The futures contract of our asset holder is unaffected by the government price cap and still pays out in the same logic. This means, that at a price of 300 EUR the asset owner receives 100 EUR/MWh and at a price of 500 EUR, the asset owner has to pay out 100 EUR/MWh. Now let us have a closer look at the situation in which prices are at 300 EUR. The asset owner makes 2.6 Mio in spot revenues. She has to pay 1 Mio to the government and receives 0.9 Mio EUR payout from the hedge. This leaves her at 2.5 Mio which is better than the 1.6 Mio, she would have made without the hedge. Therefore, if prices are below the futures contract, and government does not care about this contract, the asset owner still makes a return of 280 EUR/MWh instead of the capped 180 EUR/MWh. We learn: if prices fall, and government ignores the hedge, we would like to be hedged.

Returns of hedged renewable asset, e.g. wind farm or PV
This graph shows the return of a 1 MW asset that was hedged at a price of 400 EUR/MWh with a price cap at 180 EUR/MWh



This situation looks much bleaker if spot prices rise above the hedged price of the futures contract of 400 EUR. Assume prices are at 500 EUR. The asset owner makes 4.4 Mio in spot revenues and pays out 2.8 Mio to the government. On top of this she must pay 0.9 Mio against the futures contract. this leaves her at a revenue of 700k EUR while she would have made 1.6 Mio without the hedge. Her price per MWh decreases to 80 EUR/MWh which is below the floor price of 100 EUR/MWh. To make this a bit more extreme, let us say prices settle at 600 EUR, which is high but not unrealistic given that we have seen future prices at 1,000 EUR a few weeks ago. Now she makes 5.3 Mio in spot revenues and pays 3.7 Mio to the government. In addition, she pays 1.8 Mio against the hedge, leaving her at a net payout -200k. This would translate into a negative price of -20 EUR/MWh. This is significantly worse than in the unhedged situation in which she would have made 180 EUR/MWh, and it does not take much imagination to see how countless renewable asset owner would quickly be insolvent in this situation.

Comparison of an unhedged renewable energy asset vs. a hedged asset
This graph shows the return to a 1 MW asset hedged at 400 EUR/MWh and a price cap of 180 EUR vs. an unhedged asset



Given this situation, we are experiencing extreme uncertainty in the market, as asset owners do not know what kind of risk they are facing or even what kind of risk they have committed themselves to by signing futures contracts. Moreover, it is unclear where the tax will be applied. Is it the asset owner or the trading company (Direktvermarkter) that are holding the short end of the stick and might go bust, if they have to pay out large sums against the government and against their futures contracts should energy prices settle above wherever they are hedged?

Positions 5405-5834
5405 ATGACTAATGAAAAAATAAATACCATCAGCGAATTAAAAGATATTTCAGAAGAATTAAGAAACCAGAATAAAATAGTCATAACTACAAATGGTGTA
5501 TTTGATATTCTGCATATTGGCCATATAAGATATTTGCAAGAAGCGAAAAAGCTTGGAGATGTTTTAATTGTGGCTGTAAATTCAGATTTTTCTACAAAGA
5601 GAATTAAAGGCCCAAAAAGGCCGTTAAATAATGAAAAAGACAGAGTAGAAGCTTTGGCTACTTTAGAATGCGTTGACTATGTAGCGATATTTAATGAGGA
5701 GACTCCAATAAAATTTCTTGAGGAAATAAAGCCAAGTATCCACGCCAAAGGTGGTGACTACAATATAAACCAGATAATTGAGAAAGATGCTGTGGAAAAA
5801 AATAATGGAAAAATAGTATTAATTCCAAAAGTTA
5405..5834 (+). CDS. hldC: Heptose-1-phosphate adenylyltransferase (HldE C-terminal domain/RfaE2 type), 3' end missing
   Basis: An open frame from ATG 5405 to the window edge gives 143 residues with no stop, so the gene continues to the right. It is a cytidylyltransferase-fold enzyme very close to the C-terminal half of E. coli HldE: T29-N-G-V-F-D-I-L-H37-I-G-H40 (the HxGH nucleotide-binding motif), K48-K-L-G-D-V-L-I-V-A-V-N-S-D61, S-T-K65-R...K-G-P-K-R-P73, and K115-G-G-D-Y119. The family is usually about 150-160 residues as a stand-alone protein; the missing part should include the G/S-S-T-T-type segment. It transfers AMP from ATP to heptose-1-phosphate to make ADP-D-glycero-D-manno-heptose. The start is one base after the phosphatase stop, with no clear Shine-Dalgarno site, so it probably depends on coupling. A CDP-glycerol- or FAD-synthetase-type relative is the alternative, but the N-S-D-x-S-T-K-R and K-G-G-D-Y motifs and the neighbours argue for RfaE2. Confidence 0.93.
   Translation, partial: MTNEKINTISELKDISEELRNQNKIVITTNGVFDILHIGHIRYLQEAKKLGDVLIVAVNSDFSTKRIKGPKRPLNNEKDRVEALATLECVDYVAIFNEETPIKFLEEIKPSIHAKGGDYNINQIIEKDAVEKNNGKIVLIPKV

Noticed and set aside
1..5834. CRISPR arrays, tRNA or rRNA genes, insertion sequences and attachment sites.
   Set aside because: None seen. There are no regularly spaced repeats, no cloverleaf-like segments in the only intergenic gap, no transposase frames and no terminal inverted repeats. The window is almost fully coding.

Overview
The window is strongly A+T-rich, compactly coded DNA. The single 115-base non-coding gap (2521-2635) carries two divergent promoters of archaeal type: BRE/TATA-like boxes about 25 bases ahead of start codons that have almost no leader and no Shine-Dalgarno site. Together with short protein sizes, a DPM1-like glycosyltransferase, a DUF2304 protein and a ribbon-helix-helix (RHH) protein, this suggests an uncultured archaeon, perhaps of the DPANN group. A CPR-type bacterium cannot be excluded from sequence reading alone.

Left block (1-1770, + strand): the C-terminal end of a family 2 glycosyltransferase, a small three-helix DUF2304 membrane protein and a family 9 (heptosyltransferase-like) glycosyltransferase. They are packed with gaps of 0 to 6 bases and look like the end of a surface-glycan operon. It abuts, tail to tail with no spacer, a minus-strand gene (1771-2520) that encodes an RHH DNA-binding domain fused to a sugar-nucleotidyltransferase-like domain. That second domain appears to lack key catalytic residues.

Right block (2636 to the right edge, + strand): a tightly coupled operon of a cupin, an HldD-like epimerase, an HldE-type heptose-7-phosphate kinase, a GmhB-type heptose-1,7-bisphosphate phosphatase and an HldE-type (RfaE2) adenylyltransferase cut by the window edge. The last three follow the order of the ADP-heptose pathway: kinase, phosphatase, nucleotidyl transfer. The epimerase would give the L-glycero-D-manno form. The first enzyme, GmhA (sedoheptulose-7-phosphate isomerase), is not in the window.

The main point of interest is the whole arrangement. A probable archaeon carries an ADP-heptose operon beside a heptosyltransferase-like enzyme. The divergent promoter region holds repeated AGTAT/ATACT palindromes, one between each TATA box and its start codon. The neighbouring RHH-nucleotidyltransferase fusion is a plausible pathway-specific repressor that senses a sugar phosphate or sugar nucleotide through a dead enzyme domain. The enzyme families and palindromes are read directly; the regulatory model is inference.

The straightforward answer out of this mess would be to simply incorporate any futures contracts into any government price cap consideration and apply the tax not against spot prices but rather against the futures position, should such a position exist. However, this is not at all easy to do in practice. Futures contracts cannot clearly be attributed to a specific asset, as they are financial contracts that have a life of their own and in most situations only a part of the production of any given asset is hedged while another part remains exposed to spot prices. Incorporating futures contracts into the mix will be messy and there is simply no easy way out of this. The best way forward, in our view, would be to calculate the energy price cap against spot prices as a default, and then let asset owners prove to the government that they were hedged below settled spot prices in case they are unduly hurt by the tax (e.g. our 600 EUR settlement example). However, this would leave asset owners with additional windfall profits if the price settles below their hedge as they receive payouts above the 180 EUR/MWh (e.g. our 300 EUR settlement example). Leaving this asymmetry would create a big incentive and therefore a rush into futures contracts for 2023 for anyone who has not yet hedged their position. However, this may be a risk worth taking as government still can tax a large chunk of windfall profits without risking to bankrupt part of their renewable asset owners. We do not envy the regulators having to make these decisions, however we do implore them to create clarity and transparency quickly, so that the market can go back to doing its job.


Energy, Hedge, Power, Price Cap, Renewables